Outragers of public decency – those ones who don’t overdose or blow their own brains out – have a habit of winding up as pillars of the community. Mick Jagger is a knight of the realm; Johnny Rotten makes butter commercials and Conan the Barbarian governed the state of California.
For all we know Bad Grandpa might mark Jackass Johnny Knoxville’s first step in an equivalent transformation: here he moves from gross-out stunts and extreme physical self-jeopardy to tamer (but still gross) stunts wrapped in a comedy narrative. Other than the one he left in the corner of a Nashville diner – I won’t spoil it for you, but be sure to have dinner before you watch – I’m not sure what other mark it will leave.
For his idea Knoxville is heavily indebted to at least three films: Billy Bob Thornton’s Bad Santa (reprobate gets saddled with dopey kid); Alan Arkin’s Little Miss Sunshine, (mischievous old-timer and kid on the road trip of a lifetime); and Sacha Baron Cohen’s Borat (the standing template for confronting the baseness of Middle America with its own image).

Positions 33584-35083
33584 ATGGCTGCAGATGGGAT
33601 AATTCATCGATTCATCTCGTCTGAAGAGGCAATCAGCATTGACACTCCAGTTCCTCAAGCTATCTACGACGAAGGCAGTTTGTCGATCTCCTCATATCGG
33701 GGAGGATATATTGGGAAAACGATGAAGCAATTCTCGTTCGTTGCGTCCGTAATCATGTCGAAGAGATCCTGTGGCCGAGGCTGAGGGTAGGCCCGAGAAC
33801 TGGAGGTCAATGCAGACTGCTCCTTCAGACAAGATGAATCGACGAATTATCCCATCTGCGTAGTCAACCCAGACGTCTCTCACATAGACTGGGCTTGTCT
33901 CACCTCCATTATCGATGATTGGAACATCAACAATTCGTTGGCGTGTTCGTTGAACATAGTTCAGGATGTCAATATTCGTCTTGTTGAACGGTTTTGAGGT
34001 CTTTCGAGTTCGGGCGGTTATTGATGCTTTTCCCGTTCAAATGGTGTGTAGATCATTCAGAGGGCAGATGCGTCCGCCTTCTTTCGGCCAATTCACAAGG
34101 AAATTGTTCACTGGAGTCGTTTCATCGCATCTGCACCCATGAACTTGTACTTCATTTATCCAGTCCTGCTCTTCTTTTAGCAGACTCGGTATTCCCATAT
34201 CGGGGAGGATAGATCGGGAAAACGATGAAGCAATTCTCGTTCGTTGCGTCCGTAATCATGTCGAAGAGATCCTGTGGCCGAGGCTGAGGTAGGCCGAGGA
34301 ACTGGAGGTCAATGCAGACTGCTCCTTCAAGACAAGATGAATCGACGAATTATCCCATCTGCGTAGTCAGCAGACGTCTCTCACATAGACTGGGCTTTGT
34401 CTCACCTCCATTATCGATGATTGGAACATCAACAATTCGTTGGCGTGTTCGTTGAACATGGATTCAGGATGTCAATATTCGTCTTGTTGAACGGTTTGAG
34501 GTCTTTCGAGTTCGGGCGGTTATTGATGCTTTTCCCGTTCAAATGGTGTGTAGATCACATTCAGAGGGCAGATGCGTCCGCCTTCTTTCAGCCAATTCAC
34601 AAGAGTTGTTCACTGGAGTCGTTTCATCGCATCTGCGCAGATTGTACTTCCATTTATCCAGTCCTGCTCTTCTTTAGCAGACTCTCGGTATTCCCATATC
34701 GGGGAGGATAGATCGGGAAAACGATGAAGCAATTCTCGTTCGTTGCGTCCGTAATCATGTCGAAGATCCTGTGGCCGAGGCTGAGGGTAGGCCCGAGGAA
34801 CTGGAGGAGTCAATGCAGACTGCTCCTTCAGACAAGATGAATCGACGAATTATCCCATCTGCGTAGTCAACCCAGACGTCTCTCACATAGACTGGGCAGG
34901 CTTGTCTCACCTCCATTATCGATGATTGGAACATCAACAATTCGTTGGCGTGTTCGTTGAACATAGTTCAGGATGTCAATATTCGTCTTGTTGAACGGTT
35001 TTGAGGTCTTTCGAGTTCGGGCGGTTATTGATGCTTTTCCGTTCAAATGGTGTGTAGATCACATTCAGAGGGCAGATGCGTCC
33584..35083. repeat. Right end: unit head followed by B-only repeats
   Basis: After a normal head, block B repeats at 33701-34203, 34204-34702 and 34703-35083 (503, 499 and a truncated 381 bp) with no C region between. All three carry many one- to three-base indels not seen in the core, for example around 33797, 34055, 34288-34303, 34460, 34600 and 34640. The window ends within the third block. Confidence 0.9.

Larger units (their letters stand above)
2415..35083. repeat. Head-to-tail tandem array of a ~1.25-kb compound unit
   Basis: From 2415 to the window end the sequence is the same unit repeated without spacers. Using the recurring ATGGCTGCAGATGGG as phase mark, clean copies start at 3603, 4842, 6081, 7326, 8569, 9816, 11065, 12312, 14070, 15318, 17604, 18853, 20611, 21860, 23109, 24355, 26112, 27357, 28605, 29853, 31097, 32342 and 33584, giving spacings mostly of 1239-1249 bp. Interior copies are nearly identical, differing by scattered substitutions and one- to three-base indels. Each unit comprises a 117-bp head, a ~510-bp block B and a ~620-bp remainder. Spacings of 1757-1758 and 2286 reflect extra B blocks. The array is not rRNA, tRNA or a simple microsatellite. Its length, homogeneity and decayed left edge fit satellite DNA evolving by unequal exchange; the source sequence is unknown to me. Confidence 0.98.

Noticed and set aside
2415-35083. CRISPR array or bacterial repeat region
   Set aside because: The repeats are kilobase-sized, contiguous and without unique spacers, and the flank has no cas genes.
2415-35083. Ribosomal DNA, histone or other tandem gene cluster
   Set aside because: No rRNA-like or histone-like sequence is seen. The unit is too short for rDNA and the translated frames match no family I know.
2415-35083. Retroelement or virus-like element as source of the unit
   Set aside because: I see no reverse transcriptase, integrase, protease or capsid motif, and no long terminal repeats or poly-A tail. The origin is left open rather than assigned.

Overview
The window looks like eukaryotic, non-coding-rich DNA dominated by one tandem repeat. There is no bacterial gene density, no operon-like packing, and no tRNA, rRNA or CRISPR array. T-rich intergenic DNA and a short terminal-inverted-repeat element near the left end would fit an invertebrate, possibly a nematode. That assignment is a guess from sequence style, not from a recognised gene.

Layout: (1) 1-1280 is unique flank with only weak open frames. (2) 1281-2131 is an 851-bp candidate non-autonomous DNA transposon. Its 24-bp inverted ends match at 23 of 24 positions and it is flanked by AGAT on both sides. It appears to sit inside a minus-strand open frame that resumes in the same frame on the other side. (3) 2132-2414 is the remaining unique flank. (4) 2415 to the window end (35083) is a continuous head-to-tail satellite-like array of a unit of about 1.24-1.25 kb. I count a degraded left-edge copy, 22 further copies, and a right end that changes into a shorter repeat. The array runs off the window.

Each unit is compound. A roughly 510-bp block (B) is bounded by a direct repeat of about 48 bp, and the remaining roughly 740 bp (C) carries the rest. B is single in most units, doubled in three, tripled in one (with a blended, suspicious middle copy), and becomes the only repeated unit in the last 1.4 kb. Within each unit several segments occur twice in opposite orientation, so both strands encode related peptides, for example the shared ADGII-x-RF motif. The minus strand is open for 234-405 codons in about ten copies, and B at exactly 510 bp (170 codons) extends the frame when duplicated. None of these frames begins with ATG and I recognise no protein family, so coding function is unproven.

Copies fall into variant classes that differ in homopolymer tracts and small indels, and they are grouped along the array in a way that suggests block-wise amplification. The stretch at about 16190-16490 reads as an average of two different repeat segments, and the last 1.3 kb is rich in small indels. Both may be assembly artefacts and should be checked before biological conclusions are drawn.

Bad Grandpa is a paler reflection of each. The one thing you would not expect a Jackass production to do is pull punches. But Grandpa Knoxville isn’t as bad as Santa, he isn’t as outrageous as Grandpa Sunshine, and he fails to land a blow on Middle America: his marks (some of whom, you sense, are plants) come away looking thoroughly decent, innocent victims of a mean-spirited deception.
This might have been his objective, but the appeal of a film whose vibe is “look what a jerk I can be to these nice people” is hard to see.
There are hilarious moments, to be sure, though you could save yourself a tenner and see three quarters of them on the trailer. But they are interleaved with long periods of slow and clumsy exposition.
The standout performance is Knoxville’s young accomplice Billy (Jackson Nicoll) channelling Bud Bundy for all he’s worth. Nicoll could be an 8-year-old John Goodman, both by looks and in his natural timing and execution.
Where this leaves Knoxville is less obvious. He may yet burn out, or wind up governor of Tennessee, but on the strength of Bad Grandpa, fading away looks a fair option.
So-so at best.
Director: Jeff Tremaine
Stars: Johnny Knoxville, Jackson Nicoll
Runtime: 92 min